autonomic computing
The 8th International Conference on Autonomic Computing
Karlsruhe, Germany  June 14-18, 2011
University of Tuebingen
Conference: Jun 14-18, 2011
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Scope: ICAC is the leading conference on autonomic computing applications, technology and foundations. Autonomic computing refers to methods and means for reducing the human burden of managing computing systems. Systems introducing new autonomic features are becoming increasingly prevalent, motivating research that spans a variety of areas, from computer systems, architecture, databases and networks to machine learning, control theory, and bio-inspired computing.

ICAC brings together researchers and practitioners across these disciplines to address the multiple facets of adaptation and self-management in computing systems and applications from different perspectives. Autonomic computing solutions are sought for grids, clouds, enterprise software, data centers, Internet services, embedded systems, and sensor networks, where resources and applications must be managed to maximize performance and minimize cost, while maintaining predictable and reliable behavior in the face of varying workloads, failures, and malicious threats. Papers are solicited from all areas of autonomic computing, along three main thrusts:

Applications of autonomic computing: Systems contributions and experiences are sought with prototyped or deployed systems and applications that focus on advancing system independence and increasing system ability to adapt to an unpredictable environment. Application areas include but are not limited to:
  • Enterprise applications
  • Clouds and grids
  • Internet services
  • Data center or large-scale system management
  • Embedded and mobile systems
  • Energy management
  • Sensor networks, especially issues related to autonomous, distributed management
  • Internet of things
  • Other applications of autonomic computing to real problems in science, engineering, business and society.
Autonomic computing components and services: Papers are sought that describe protocols, system-level support, services, or application components that enhance aspects of system autonomy, self-management, self-tuning, self-configuration, self-diagnosis, and self-healing, or improve adaptive capabilities. Examples include:
  • Autonomic management of resources, workloads, faults, power/thermal, and other challenges.
  • Management of quality of service, including security and dependability
  • Self-managing components, such as servers, storage, network protocols, or specific application elements
  • Monitoring systems for autonomic computing
  • Virtual machine, operating systems, hardware or application support for autonomic computing
  • Novel human interfaces for monitoring and controlling autonomic systems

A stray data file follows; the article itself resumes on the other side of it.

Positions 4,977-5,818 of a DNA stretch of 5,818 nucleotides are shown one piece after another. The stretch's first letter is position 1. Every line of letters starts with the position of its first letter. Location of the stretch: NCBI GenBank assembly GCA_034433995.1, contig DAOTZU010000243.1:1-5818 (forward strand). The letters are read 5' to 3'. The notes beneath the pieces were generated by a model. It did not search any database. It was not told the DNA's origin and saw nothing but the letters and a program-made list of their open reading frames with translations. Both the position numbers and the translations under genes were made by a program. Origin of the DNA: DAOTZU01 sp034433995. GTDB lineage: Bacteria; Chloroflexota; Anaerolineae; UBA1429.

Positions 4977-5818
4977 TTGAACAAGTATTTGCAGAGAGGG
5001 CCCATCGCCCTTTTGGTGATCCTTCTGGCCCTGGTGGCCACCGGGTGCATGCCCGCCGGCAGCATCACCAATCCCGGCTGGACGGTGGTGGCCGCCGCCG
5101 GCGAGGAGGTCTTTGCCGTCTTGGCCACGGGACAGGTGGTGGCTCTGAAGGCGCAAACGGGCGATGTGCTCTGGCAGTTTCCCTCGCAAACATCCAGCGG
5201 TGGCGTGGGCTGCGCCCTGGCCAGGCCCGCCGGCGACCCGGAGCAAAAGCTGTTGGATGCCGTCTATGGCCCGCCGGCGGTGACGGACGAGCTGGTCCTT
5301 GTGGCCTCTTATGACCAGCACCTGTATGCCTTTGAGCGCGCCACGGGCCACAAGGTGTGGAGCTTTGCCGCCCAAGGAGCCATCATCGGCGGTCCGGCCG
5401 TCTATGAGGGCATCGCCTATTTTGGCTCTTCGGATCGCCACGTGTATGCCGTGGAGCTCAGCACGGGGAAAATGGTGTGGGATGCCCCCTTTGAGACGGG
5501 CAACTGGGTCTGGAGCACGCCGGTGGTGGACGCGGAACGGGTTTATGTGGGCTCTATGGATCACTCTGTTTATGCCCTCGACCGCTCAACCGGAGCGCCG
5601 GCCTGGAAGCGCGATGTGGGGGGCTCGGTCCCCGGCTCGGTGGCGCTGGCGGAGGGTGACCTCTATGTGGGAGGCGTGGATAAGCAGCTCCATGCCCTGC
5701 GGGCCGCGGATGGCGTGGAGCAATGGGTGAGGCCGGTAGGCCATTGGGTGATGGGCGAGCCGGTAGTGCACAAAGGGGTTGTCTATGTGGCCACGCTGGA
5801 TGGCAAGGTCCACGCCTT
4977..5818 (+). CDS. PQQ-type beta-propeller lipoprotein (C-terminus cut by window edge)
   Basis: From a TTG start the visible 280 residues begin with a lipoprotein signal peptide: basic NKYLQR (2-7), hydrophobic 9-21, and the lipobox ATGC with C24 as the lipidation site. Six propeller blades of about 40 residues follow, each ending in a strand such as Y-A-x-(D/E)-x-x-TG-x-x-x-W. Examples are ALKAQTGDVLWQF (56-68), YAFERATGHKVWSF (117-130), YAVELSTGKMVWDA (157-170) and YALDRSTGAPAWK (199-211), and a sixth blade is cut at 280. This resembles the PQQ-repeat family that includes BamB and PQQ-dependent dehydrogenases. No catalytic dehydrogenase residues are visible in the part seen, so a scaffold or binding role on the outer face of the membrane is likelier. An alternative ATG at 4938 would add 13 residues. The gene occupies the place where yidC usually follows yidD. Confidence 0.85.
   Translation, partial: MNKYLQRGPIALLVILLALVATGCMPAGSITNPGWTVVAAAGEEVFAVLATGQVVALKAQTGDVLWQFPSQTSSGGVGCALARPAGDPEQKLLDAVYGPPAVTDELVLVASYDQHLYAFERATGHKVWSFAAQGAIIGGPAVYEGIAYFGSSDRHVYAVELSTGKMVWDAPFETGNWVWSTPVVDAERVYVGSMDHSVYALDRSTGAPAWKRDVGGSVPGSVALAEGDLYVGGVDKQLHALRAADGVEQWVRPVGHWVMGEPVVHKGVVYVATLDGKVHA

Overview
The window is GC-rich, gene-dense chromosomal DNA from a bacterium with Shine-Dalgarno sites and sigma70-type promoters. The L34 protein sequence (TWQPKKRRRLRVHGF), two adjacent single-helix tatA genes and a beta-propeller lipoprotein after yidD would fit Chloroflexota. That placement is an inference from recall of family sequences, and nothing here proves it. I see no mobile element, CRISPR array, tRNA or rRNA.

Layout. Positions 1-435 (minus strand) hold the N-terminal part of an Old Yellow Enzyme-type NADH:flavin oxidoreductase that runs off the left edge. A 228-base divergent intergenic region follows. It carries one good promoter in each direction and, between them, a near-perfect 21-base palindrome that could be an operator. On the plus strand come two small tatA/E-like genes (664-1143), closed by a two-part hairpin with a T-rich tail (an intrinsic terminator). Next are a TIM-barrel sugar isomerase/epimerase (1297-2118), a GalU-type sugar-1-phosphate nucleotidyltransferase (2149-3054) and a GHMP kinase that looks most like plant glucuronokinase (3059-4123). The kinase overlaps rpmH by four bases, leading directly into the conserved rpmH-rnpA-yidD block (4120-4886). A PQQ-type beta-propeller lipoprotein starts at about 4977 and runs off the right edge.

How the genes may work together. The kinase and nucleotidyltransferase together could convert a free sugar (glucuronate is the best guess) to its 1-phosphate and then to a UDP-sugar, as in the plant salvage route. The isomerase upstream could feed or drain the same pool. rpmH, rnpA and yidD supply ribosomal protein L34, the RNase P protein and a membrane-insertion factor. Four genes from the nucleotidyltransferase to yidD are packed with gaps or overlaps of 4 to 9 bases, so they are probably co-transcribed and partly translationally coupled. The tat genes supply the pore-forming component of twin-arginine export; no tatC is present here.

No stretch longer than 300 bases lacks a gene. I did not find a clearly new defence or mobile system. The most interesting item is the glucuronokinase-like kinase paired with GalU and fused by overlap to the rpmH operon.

• Management topics, such as specification and modeling of service-level agreements, behavior enforcement and tie-in with IT governance.
  • Toolkits, frameworks, principles and architectures, from software engineering practices and experimental methodologies to agent-based techniques and virtualization.
Algorithms, theory and foundations of autonomic computing: Analytic foundations are solicited for building efficient autonomic systems, predicting their behavior, quantifying their performance, analyzing their stability, guaranteeing their specifications, or optimizing their efficacy. These include:
  • Decision and analysis techniques and their use, such as machine learning, control theory, predictive methods, emergent behavior, self-organizing networks, rule-based systems and bio-inspired techniques
  • Fundamental science and theory of self-managing systems: understanding, controlling or exploiting system behaviors to enforce autonomic properties
  • Algorithms, analysis and theory for performance guarantees
  • Foundations of self-diagnostic systems
Papers will be judged on originality, significance, interest, correctness, clarity and relevance to the broader community. Papers in the first two thrusts should report on experiences, measurements, user studies, or other evaluations, as appropriate. Evaluations of a prototype or large-scale deployment of autonomic systems and applications is expected. Papers in the third thrust should provide new fundamental insights into relevant autonomic computing problems.


Full papers (a maximum of 10 pages) and posters (2 pages) are invited on a wide variety of topics relating to autonomic computing. Submitted papers must be original work, and may not be under consideration for another conference or journal. Complete formatting and submission instructions can be found on the conference web site. Accepted papers and posters will appear in proceedings distributed at the conference and available electronically. Authors of accepted papers and posters are expected to present their work at the conference.

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